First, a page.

Assessing the brand/private label trade-off in food discounters

Date : 04 August 2015
Assessing the brand/private label trade-off in food discounters

Acceptance of private label products

Retailers have invested heavily in the range and quality of private label over the last few years as they try and drive differentiation from the competition.

Our ShopperVista tracking data shows that fewer shoppers claim to have purchased well-known brands, as the popularity of standard private label grows.

% who claim to have purchased the following the last month

% who claim to have purchased the following the last month

Source: IGD ShopperVista; base: all main British grocery shoppers, June’15

Shoppers are also switching between different tiers:

  • The number of shoppers who say they purchase standard private label ranges has increased marginally over the past four years
  • While the number claiming they have purchased premium private label products has decreased in the same period

We are now seeing that the majority of shoppers claim to trust private label ranges as much as well-known brands.

Trust in private label is being driven in part by a significant number (67%) of shoppers who view private label products similarly to brands; almost half of all shoppers say those products have the same status as well known manufacturer brands (47%).

Most shoppers (62%) believe the values and benefits of well-known brands mean less today than a few years ago and will mean even less in the future (44%). This is highest among shoppers aged 25-44.

Source: IGD ShopperVista; base: all main British grocery shoppers, March’15

Food discounter ranges helping drive footfall

Footfall in food discounters is being driven, to some extent, by exclusive products, as a quarter of food discount shoppers now say they visit for that reason.

Most of the food discount shoppers that we surveyed tell us that they are satisfied with the quality of discounter products - even higher amongst those who conduct their main shop in the channel (90%).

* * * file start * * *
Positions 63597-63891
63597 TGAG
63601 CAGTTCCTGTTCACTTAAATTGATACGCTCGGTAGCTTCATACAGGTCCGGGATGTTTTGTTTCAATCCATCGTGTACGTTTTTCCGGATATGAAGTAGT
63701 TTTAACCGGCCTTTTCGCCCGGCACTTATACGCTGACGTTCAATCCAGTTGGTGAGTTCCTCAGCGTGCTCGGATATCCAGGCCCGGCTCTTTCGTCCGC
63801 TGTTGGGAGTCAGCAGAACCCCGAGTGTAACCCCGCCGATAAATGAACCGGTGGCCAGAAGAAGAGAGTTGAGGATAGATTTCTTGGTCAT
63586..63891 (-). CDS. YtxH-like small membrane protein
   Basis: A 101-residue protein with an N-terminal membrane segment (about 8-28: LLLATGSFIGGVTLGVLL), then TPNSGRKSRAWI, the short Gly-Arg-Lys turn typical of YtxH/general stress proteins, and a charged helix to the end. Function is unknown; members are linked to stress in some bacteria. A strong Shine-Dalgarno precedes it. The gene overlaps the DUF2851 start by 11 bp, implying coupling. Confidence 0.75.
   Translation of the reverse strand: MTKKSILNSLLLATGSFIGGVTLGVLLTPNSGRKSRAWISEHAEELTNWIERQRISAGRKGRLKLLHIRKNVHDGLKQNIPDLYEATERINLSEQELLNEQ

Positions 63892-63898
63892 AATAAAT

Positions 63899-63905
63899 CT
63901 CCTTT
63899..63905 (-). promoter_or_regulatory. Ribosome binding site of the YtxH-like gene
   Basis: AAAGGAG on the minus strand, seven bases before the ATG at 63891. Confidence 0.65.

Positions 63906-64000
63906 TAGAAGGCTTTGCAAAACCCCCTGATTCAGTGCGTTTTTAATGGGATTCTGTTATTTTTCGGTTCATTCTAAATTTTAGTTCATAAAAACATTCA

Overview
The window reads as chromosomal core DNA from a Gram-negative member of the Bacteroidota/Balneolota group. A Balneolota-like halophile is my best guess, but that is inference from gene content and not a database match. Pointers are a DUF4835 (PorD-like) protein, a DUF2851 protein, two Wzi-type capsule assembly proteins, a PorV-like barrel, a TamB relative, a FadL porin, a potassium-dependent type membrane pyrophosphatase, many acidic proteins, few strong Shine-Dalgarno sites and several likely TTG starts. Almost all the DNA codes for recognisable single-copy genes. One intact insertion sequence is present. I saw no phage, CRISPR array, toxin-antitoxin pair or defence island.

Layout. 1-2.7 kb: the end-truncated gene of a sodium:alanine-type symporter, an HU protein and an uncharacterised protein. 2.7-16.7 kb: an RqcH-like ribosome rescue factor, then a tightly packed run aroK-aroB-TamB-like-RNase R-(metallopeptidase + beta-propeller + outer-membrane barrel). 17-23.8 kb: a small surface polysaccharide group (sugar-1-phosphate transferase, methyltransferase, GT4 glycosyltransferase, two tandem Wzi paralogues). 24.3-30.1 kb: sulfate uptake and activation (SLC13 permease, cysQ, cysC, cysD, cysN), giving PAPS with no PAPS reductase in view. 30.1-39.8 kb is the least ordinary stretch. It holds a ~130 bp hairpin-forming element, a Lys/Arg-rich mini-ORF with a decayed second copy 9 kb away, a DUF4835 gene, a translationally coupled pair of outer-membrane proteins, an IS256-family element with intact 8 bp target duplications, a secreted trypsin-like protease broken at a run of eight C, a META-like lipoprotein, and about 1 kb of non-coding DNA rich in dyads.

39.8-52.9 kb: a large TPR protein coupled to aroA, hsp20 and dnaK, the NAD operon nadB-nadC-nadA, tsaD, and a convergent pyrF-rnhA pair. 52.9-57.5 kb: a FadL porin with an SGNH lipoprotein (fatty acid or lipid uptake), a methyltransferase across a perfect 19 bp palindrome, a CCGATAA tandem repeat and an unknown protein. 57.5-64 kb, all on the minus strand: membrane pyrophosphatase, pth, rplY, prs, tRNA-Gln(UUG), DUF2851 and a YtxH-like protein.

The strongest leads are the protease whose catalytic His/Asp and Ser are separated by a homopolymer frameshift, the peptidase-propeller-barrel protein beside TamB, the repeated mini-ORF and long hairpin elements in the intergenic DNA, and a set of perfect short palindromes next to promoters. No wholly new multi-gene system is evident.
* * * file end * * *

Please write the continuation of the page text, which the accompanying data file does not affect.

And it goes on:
Shoppers are noticing improvements to the quality and four in five agree that it has improved in recent years. Furthermore, two in five food discount shoppers agree that discounter products tend to be made by the same companies as well known brands.

Quality perceptions of food discounter brands

As shoppers become more familiar with food discounter private label products, the majority equate the quality of their private label products to be similar to standard supermarket private label, or better than the equivalent ranges in supermarkets.

% quality perceptions of discounter private label amongst food discount shoppers

Quality perceptions of food discounter brands

Source: IGD ShopperVista Channel Focus food discount April-June 2015 (Base: food discount shoppers)

Unsurprisingly, current marketing campaigns focus on promoting the similarity between well-known brands and their own private label products by encouraging shoppers to ‘swap’ and by claiming the quality is comparable.

AldiLidl

Source: Retailer websites

With the quality perception of private label products at food discounters being so positive, half of food discount shoppers claim to be ‘making the swap’.

Shoppers are most likely to have swapped in the fresh product category, followed by breakfast cereal (53%), biscuits/cakes (50%), household paper (51%) and crisps/snacks (49%). Skincare, petcare, baby products, spirits and chilled desserts are the least swapped categories.

Role of well-known brands in food discounters

Despite the popularity of private label products in food discounters, only a third are satisfied with the range of well-known brands available.

The recent ShopperVista Channel Focus report on ‘Triggers and barriers to conducting a main shop in food discounters’ showed that:

  • 43% of food discount shoppers would use them further if they stocked more well-known brands
  • 35% of food discounter shoppers do not conduct a main shop in those stores as they believe they don’t stock the brands required

This suggests that there is still a role for well-known brands in food discounters.

Implications

As more shoppers use food discounters and with the channel expected to double market share over the next five years, do you, as a manufacturer, have a dedicated strategy in place to maximise on the opportunities presented?

  • As shoppers increasingly accept private label brands, what is your strategy to encourage food discount shoppers to purchase yours? Is your marketing focusing on communicating brand values and not just price?
  • Are you targeting your products in line with how food discounter shoppers are changing their behaviour? What is your multi-channel strategy?
  • Could you differentiate your products to try to discourage your brands being swapped - through pack size, added value or convenience?
  • Does your product portfolio maximise the opportunity of the private label products shoppers are claiming to buy in food discounters?

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